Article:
Air travel is safe because aircraft manufacturers, airlines and government regulators all perform at high levels.
Chicago-based Boeing, one of the world’s leading technology companies and the largest U.S. exporter, ripped a gigantic hole in the fabric of international air travel by mishandling the development and rollout of a new aircraft. Two of its 737 Max jetliners crashed in less than five months, killing a total of 346 people in Indonesia and Ethiopia.
The 737 Max was supposed to be one of the most advanced and reliable planes in the sky. Perhaps that will turn out to be true, but the aircraft has been grounded since March. Boeing this week said it would suspend production in January as the company works to prove to the Federal Aviation Administration and foreign regulators that the 737 Max deserves to fly again.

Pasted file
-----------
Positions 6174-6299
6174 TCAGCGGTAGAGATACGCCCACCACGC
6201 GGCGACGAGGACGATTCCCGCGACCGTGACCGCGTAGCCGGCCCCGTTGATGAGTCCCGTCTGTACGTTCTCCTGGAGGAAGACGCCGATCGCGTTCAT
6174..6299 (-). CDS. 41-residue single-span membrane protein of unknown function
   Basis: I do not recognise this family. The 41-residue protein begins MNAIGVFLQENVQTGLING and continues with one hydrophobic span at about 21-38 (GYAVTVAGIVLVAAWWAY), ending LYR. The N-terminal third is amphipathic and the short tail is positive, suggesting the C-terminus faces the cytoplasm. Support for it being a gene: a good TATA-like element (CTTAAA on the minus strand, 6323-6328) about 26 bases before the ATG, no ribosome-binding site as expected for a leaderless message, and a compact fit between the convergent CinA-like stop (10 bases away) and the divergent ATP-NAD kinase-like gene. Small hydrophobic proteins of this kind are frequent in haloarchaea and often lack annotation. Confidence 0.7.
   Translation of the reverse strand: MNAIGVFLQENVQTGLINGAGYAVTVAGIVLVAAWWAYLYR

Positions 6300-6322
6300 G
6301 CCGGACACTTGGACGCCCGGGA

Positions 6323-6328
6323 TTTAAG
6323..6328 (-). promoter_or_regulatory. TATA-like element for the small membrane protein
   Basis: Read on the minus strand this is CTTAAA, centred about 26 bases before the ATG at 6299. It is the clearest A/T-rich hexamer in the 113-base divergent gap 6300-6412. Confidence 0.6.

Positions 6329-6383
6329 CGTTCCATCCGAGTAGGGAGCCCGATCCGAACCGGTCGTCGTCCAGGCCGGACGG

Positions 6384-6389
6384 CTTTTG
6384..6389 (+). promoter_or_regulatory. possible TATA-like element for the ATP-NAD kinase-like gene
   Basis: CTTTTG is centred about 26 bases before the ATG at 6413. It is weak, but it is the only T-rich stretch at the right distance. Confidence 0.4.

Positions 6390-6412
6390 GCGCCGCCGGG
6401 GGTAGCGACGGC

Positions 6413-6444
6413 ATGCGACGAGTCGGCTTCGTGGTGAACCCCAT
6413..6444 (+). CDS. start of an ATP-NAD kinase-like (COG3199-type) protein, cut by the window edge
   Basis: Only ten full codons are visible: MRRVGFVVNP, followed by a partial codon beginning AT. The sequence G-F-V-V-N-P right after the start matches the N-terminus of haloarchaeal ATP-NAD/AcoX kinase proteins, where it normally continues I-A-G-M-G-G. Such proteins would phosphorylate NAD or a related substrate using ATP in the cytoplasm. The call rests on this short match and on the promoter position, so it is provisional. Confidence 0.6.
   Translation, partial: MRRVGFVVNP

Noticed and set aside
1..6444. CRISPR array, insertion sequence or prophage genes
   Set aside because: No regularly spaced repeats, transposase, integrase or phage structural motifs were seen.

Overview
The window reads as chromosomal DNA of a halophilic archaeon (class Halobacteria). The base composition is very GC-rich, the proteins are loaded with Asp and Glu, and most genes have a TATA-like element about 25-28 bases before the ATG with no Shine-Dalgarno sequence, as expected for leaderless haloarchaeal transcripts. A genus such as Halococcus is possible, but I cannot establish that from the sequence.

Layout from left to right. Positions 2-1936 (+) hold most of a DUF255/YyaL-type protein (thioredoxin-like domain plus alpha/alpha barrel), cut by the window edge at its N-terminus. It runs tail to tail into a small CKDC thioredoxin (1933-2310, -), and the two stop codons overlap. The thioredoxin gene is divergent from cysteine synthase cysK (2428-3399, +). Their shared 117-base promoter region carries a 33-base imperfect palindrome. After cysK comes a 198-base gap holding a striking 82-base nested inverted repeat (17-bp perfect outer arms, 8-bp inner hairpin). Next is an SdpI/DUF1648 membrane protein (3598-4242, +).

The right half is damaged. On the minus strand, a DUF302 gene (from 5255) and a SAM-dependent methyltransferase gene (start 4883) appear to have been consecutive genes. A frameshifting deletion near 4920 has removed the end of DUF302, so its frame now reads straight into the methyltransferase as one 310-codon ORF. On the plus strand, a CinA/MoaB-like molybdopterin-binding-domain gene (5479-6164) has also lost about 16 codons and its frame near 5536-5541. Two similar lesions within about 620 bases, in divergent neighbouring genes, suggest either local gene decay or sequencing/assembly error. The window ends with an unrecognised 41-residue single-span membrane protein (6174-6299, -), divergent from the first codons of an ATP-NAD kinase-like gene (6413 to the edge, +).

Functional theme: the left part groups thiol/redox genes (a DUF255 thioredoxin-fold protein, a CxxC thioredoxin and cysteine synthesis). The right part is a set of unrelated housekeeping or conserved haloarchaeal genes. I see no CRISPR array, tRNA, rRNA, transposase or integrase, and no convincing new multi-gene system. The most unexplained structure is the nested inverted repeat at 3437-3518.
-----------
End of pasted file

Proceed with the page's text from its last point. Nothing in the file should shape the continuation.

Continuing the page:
Boeing is so enormous that the production shutdown could create a noticeable drag on the U.S. economy. The company has orders for about 5,000 Max jets and has built 400 at its Renton, Wash., plant that it hasn’t delivered. Airlines including United, Southwest and American are counting on the 737 Max.
It’s a devastating blow to Boeing’s reputation: Here is the great American manufacturer, creator of the 747 and other fabulous planes, struggling to convince regulators its new jet is airworthy.
The two fatal crashes, involving new 737 Max jets flown by Lion Air and Ethiopian Airlines, occurred in similar fashion during good weather, suggesting a glitch with sophisticated software: An automated anti-stalling program known as MCAS, or Maneuvering Characteristics Augmentation System, apparently steered the planes into sharp dives.
Boeing needs to fix the software and assuage the regulators, but problems with MCAS may run deeper in the company’s culture. There are questions about whether Boeing hurried the development process and properly explained MCAS to airlines, pilots and regulators, among other possible failings.
All of those issues will have to be addressed satisfactorily for the 737 Max to be recertified to fly and for Boeing to regain the flying public’s full trust.
FROM AN EDITORIAL IN THE CHICAGO TRIBUNE